Finally, to reflect on our year here on this website.
It’s strange to think that it is eight years since we started – time flies! Back then, we could create eight posts a month, but now we don’t have as many contributors, so we only do two posts a month now.
Strangely, despite fewer posts, numbers of views are almost as high. Google-Stats tell us we had 21,000 views on this website in 2021!
The most visited page this year was the one on which we reported that this district was likely to get yet another housing estate.

The high number of views could be because this website is getting better and better known, and more people are subscribing (we now have 300 such regular ‘followers’). Subscribers are those people who request an automatic email alert whenever a post is published on this website. If you too want to subscribe, just click the Follow button in the top right-hand corner of this page and then enter your email address.

One such subscriber is David Bond – who recently sent us this kind letter:
“… Just a couple of lines to tell you that I love to read your Draycott News updates from afar. I have lived up in Lancashire for the last 40 years, but it’s great to hear about what’s going on back “home”. My younger brother Derek also reads the news, way down in Dorset. (I was amazed to read that Mrs Hammond, who I remember very well, had reached the grand old age of 106 before she died!!)
“My Mum and Dad, and other close family members, are buried in St Margaret’s churchyard. We call in there whenever we can but, thanks to Covid, have been unable to do so since Christmas 2019.
“Keep up the good work, which I am sure is greatly appreciated by many other former residents, both near and far.
Kindest Regards, David Bond (ex. 169 Uttoxeter Road)
…”

Cheers David – a happy new year to you, and all our readers!

***
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News: Covid (again) / N Plan abandoned / Xmas projects / Cash criticised

News-in-brief  from Draycott-In-The-Moors & District in early December 2021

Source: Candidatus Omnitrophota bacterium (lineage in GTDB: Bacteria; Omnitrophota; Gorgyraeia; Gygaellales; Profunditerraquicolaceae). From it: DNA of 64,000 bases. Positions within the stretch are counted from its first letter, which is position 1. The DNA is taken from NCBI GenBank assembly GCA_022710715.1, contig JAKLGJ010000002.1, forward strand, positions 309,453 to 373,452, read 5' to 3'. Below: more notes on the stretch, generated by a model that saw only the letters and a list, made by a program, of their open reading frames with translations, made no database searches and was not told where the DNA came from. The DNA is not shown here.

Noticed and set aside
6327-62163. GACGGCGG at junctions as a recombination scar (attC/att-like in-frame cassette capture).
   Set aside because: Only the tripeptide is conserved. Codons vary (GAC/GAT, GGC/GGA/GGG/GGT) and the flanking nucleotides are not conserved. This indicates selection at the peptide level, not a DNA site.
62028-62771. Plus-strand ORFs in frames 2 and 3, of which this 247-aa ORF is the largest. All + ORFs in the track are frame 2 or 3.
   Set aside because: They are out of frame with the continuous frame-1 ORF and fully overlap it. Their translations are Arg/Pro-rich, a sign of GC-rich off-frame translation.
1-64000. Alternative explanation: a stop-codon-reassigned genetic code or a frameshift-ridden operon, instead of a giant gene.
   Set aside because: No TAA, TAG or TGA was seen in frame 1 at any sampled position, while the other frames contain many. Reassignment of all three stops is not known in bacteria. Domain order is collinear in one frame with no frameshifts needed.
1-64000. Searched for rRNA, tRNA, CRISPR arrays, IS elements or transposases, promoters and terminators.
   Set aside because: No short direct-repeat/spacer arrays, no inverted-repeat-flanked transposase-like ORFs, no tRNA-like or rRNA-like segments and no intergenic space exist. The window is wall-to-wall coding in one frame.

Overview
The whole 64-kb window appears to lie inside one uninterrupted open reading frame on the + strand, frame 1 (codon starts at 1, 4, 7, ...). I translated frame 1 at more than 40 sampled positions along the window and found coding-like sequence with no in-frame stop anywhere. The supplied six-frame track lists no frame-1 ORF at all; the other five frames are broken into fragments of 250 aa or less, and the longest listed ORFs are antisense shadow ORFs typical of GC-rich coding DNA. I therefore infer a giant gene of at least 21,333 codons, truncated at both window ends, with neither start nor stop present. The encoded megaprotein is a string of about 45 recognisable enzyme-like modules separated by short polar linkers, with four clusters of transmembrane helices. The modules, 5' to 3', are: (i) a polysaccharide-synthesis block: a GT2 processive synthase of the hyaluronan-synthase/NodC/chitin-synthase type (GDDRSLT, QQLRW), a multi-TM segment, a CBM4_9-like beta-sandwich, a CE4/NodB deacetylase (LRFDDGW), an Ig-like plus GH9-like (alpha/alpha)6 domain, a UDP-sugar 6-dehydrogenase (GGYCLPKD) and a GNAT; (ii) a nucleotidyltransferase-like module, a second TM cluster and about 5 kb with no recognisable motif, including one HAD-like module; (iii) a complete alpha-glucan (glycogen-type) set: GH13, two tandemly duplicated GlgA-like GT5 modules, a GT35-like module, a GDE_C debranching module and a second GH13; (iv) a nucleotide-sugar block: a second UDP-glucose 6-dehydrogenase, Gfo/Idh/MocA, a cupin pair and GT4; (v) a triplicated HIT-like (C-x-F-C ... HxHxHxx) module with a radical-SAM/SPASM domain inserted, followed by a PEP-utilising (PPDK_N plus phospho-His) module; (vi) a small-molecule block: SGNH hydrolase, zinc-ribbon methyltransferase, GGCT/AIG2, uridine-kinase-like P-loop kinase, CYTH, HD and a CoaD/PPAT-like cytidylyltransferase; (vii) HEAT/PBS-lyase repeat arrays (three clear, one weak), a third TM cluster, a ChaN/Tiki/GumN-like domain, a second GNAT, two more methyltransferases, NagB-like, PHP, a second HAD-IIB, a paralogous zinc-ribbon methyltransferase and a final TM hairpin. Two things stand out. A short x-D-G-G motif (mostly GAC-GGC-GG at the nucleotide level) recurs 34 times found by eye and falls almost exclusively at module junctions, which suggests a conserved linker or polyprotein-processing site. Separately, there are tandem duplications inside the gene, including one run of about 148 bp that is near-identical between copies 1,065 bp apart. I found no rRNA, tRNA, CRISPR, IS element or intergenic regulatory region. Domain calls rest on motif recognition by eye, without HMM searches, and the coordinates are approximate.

In this post we have news of…: Covid concerns (again) / Neighbourhood Plan abandoned / village group’s projects / MP Sir Bill criticised

For news of Christmas carol events, Xmas dances and other happenings in our area, please go to our What’s On page

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Covid issues

Covid just simply go away. A new variant (the ‘Omicron’) is now out there and we in north Staffordshire has to face it. It could be that the unvaccinated (still a fifth of the population) are spreading it, so the drive to enable all these people to get jabbed is intense, and our local GPs have been diverted from their normal duties to help out. Whatever, the figures are not great: Staffordshire has seen around 100,000 cases during the pandemic and the numbers in the English Midlands are not falling, so masks are now compulsory again in shops and on public transport. Sigh.
That said, case figures in the Staffs Moorlands (which is us) are dropping – deaths are zero this week in this part of the world (though hundreds of people are still sick). But what will be the Omicron effect?

Local organisations are trying to respond appropriately.
The Draycott Sports Centre has cancelled its kids’ Xmas party, which is perhaps understandable, but Tean cancelled its Lights Switch-On, even though it’s held outdoors. This month’s Draycott Council meeting has been cancelled. There’s even a thought that the award-winning Draycott Covid Support Group, which had stood down, should be revived.
However, for all that, most events are going ahead as normal. Most of us are trying to be careful, and the general feeling seems to be “don’t panic: carry on!”. See our What’s On page.

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Cheers

Some definite Christmas cheer has already come to those who subscribed to the Draycott Xmas Calendar project. Over 150 of us signed up to get a 2022 calendar, which includes twelve pictures of the district for the twelve months of the year; and they arrived last week. Special seasonal cards were also available.
Congrats to Bev Reardon and her team for a heart-warming initiative.

Christmas cards designed and sold by the Draycott community group are already arriving!

By the way Bev & company are not stopping there, but will be planting thousands of daffodil bulbs over the next few days. The aim is to have a lovely display (on Church Bank mostly) this Spring.